Bad Boys vs. Rush Hour: Which Buddy Cop Film Is Better?

Bad Boys vs. Rush Hour: Which Buddy Cop Film Is Better?

Bad Boys vs. Rush Hour: Which Buddy Cop Film Is Better?

The buddy cop novelty was popularized in the 1980s, with films such as 48hrs, Beverly Hills Cop, and Lethal Weapon helping to legitimize the whole genre. That carried over to the 90s and arguably two of the most popular buddy cop films to come out during that time was Michael Bay’s Bad Boys and Brett Ratner’s Rush Hour. By now, you understand how the buddy cop film works: Two partners with a different set of personalities come together to solve a big crime. In this case, Will Smith’s Mike Lowrey was the wild and daring big ladies’ man where as Martin Lawrence’s Marcus Burnett was the straight-laced family man. Jackie Chan and Chris Tucker’s characters were a bit similar; however, Detective Carter was a big-mouthed lone solider and Jackie Chan was a non-sense foreigner. Bad Boys came out with mixed reviews, a low 42% on rotten tomatoes, whereas Rush Hour did a bit better critically, garnering a 61% score.  The Jackie Chan/Chris Tucker vehicle made more at the box office as well, amassing a strong $244.4 million worldwide. By all counts, it appears that Rush Hour is the better film; however, is that truly the case? Let’s dig deep into both movies to determine which buddy cop film is better.

Bad Boys

The Will Smith/Martin Lawrence vehicle will also be remembered because of the amazing chemistry between the two leads. In reality, the overall story is nothing original; however, the ongoing banter and interplay between the two leads is a blast to watch. Tea Leoni’s Julie Mott nicely plays off the two men and her interactions with Martin Lawrence – who’s pretending to be Mike Lawry – makes for some truly funny moments. Another standout is Joe Pantoliano’s Captain Howard, who contrasts nicely with the main leads. By no means is Bad Boys a terrible film. However, it leads more into popcorn territory, valuing action sequences over a compelling narrative. Tcheky Karyo’s Fouchet is nothing more than a generic foreign villain. Despite the personal connection between him and Mike Lawry (killing Maxie), The film fails to give him any substance beyond drug lord. Still, while the plot is thin and the action outshines the story, Bad Boys is a fun ride and the 1995 film doesn’t insult your intelligence. While much doesn’t change about either Mike Lawry and Marcus Burnett once the final bullet is put into Fouchet, it still doesn’t hinder the fun journey that these two provide along the way. Definitely one of Michael Bay’s better films.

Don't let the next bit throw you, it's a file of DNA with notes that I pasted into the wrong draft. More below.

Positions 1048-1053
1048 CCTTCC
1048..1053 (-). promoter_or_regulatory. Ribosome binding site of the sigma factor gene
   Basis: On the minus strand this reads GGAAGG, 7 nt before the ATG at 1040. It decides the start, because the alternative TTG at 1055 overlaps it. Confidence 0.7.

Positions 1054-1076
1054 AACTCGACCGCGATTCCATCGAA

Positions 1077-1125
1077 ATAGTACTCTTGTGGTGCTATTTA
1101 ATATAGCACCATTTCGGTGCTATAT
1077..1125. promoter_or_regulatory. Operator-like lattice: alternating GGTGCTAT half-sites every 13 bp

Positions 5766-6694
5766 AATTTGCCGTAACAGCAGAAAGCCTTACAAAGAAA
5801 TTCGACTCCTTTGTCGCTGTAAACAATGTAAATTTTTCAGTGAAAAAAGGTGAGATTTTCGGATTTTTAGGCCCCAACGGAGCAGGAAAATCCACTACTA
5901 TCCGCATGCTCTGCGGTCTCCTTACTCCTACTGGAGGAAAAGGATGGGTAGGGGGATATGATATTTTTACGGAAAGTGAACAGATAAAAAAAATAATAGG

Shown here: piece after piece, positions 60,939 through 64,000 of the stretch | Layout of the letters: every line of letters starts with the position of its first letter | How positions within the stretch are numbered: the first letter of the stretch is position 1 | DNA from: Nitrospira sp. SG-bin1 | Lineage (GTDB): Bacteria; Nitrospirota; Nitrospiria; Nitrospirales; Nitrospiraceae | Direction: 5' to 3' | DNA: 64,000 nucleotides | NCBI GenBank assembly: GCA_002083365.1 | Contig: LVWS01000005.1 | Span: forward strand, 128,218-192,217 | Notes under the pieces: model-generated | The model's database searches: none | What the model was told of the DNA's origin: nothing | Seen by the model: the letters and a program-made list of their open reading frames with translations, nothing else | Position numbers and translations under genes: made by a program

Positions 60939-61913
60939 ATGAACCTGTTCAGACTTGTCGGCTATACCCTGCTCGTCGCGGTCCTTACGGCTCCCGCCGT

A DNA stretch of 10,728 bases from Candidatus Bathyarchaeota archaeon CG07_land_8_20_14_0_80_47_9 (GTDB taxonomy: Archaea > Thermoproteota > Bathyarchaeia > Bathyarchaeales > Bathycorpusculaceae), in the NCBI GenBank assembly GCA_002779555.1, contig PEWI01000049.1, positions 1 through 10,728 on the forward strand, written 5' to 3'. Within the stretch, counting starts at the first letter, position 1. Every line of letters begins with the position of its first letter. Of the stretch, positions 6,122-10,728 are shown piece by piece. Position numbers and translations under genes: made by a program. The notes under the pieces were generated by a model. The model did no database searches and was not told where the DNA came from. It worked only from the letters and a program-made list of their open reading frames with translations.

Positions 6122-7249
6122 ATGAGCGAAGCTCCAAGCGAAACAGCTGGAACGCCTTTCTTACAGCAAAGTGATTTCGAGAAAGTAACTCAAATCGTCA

Rush Hour

Just like Will Smith and Martin Lawrence, Jackie Chan and Chris Rock have stellar chemistry. The odd couple act works better here because it ties into the main storyline. Speaking of which, the plot has more emotional weight to it and both characters actually grow from their overall arc. Chris Rock’s motormouth character plays off well against Jackie Chan’s silent type, and there are several hilarious moments that play off their personalities. We’re given a bit more to chew on when it comes to the villain and Ken Leung’s Sang plays his part well, never venturing into the over-the-top territory that some action bad guys tend to do. Still, there’s nothing particularly different about the character that makes him stand out from most evil action villains. The supporting cast plays off the leads well, with the standouts being Julia Hsu’s Soo Yung, whose yelling for Sang to push the button with Detective Carter is one of the funniest scenes in the film.

Despite the small screen time, the young actress manages to impress with her versatility in emotions. Not surprisingly, the action sequences are well done. Granted, the action doesn’t match the quality of stunts that Chan has done in his Chinese films; however, for a toned-down American version, they’re still pretty darn good. Going back to the story, there’s a better balance between the plot, jokes, and action. The story is nothing you haven’t seen before, but the narrative remains cohesive and the characters help you invest in the plot that has a few nice twists and turn along the way. Rush Hour may not be Lethal Weapon or Beverly Hills Cop, but that doesn’t mean the film is any less enjoyable.

Who Wins?

So, which buddy cop film is better? Rush Hour. With a stronger focus on the narrative that helps boost the chemistry between Lee and Carter, along with the jokes, Rush Hour is more of a serviceable action affair than Bad Boys.Joe Pantoliano

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